Entering the Smokies (176.8m)

Ever since making the decision to hike the Appalachian Trail, I’d heard and read so much about Grand Smokey Mountain National Park: The Smokies.

I’d shared a two-bed room with Tie Dye at the Fontana Lodge, and waking at 7:00am I let out a large yawn; I didn’t sleep much between midnight and 1:00am, TD was snoring like a chainsaw with such voracity that I swear I could hear the windows rattle. After a few choice curse words, I dragged my arse out of bed and fished out the earplugs from my first aid kit. After 20 minutes I was out.

I half-packed and headed to the restaurant for breakfast. Biscuits and gravy along with a plate of “Hillbilly Benedict” (basically biscuits and gravy with sausage and fried eggs), coffee and a cold glass of water; they eat a lot of biscuits and gravy down here! After breakfast we finished packing and hoisted our packs into Mike’s car – Mike is a friend of Captain Dan’s and is joining us for the Smokies section.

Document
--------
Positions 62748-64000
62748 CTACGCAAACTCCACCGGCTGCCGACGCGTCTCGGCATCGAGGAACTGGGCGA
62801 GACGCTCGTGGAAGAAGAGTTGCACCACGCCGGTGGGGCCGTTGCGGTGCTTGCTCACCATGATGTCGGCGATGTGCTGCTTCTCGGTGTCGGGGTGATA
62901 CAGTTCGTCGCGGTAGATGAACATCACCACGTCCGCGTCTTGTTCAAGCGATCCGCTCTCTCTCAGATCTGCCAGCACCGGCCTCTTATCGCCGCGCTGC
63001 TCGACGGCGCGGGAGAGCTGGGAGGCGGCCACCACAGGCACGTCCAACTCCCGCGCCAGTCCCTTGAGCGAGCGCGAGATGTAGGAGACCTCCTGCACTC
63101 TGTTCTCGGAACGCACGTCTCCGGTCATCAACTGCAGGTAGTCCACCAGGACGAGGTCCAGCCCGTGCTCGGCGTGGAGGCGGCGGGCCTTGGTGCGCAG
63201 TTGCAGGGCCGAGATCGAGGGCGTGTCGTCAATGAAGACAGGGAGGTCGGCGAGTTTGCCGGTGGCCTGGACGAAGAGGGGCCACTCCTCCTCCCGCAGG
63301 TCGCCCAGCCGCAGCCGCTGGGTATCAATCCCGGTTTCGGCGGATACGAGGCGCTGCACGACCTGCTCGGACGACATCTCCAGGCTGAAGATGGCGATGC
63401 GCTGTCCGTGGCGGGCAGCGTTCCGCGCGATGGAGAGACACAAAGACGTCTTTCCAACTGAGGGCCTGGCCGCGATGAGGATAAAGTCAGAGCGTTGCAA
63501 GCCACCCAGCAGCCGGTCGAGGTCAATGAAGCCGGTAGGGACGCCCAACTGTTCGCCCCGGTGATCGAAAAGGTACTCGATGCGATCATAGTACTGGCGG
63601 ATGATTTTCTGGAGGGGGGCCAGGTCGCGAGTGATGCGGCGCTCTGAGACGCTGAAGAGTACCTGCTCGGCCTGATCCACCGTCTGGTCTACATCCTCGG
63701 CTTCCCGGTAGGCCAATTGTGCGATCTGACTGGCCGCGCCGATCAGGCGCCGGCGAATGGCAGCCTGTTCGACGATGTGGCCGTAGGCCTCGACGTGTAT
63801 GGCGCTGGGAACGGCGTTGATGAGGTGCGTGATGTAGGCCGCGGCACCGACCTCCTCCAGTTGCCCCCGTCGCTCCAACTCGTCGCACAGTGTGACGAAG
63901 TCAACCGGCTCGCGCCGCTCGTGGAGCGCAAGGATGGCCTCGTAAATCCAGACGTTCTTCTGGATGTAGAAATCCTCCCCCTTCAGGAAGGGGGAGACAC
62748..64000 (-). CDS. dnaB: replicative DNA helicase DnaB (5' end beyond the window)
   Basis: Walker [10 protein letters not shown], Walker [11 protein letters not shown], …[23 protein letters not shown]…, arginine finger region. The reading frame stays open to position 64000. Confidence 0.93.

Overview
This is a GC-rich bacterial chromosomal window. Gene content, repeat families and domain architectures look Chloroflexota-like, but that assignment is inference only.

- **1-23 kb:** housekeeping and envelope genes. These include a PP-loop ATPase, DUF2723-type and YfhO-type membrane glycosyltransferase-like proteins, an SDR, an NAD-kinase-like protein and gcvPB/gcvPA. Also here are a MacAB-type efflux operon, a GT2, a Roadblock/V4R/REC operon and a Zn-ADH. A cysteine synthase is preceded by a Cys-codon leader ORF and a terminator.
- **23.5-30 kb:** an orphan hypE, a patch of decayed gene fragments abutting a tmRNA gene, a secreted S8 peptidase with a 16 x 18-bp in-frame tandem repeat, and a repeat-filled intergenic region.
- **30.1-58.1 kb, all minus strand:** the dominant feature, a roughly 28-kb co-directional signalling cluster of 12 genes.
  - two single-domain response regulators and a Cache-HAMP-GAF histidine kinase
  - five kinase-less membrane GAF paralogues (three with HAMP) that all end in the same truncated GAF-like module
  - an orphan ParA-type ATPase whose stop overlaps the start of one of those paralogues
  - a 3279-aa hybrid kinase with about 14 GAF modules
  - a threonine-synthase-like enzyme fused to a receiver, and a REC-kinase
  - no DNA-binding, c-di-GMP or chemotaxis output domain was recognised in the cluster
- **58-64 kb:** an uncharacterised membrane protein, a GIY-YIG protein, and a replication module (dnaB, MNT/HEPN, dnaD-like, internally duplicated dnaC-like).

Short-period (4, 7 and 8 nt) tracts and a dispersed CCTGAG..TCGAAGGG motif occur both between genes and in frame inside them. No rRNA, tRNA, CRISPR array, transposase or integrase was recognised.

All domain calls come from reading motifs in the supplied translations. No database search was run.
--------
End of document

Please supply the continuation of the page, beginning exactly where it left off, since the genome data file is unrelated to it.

Mike dropped us off at the trail head and off we hiked to Fontana Dam which was 1.2 miles from Fontana 28 AT Crossing. We rounded through some forest trail and came out by the Fontana Shelter, and hanging a left, we strolled over Fontana Dam. It was incredible, massive, impressive. Over the dam, it’s a long curve right and upwards to the Smokies southern boundary; here we had to deposit the bottom half of our permits in a brown metal box with a lid and two slots inside.

We were finally here. I’d been fretting over this mountain range for weeks; it’s said to be some of the toughest miles on the trail with incredibly steep and prolonged ascents with equally brutal rocky descents. They weren’t wrong.

Climbing up to 4,000′ from 1,800′ took about 2.5-3hrs to cover the 4 miles – and it was hot outside. It was another 3 miles to summit Doe Knob, then a steep descent over 800′ then bam, back uphill for a final quad buster to Mollies Ridge Shelter. I slept in the shelter per the Smokies’ rules; if the shelters aren’t completely full — they sleep about 12-14 hikers — you must sleep in the shelter. If they’re full then you’re free to pitch your tent/hammock outside. I slept fine until Quick Change started to snore. Quick Change (Barbara) whom we’d met coming out of Fontana Shelter was named after we witnessed her change into her hiker gear within a minute inside her sleeping bag.

My sleeping bag was toasty and the Klymit pad worked very well; it was a little too firm so I let out some air through the night.

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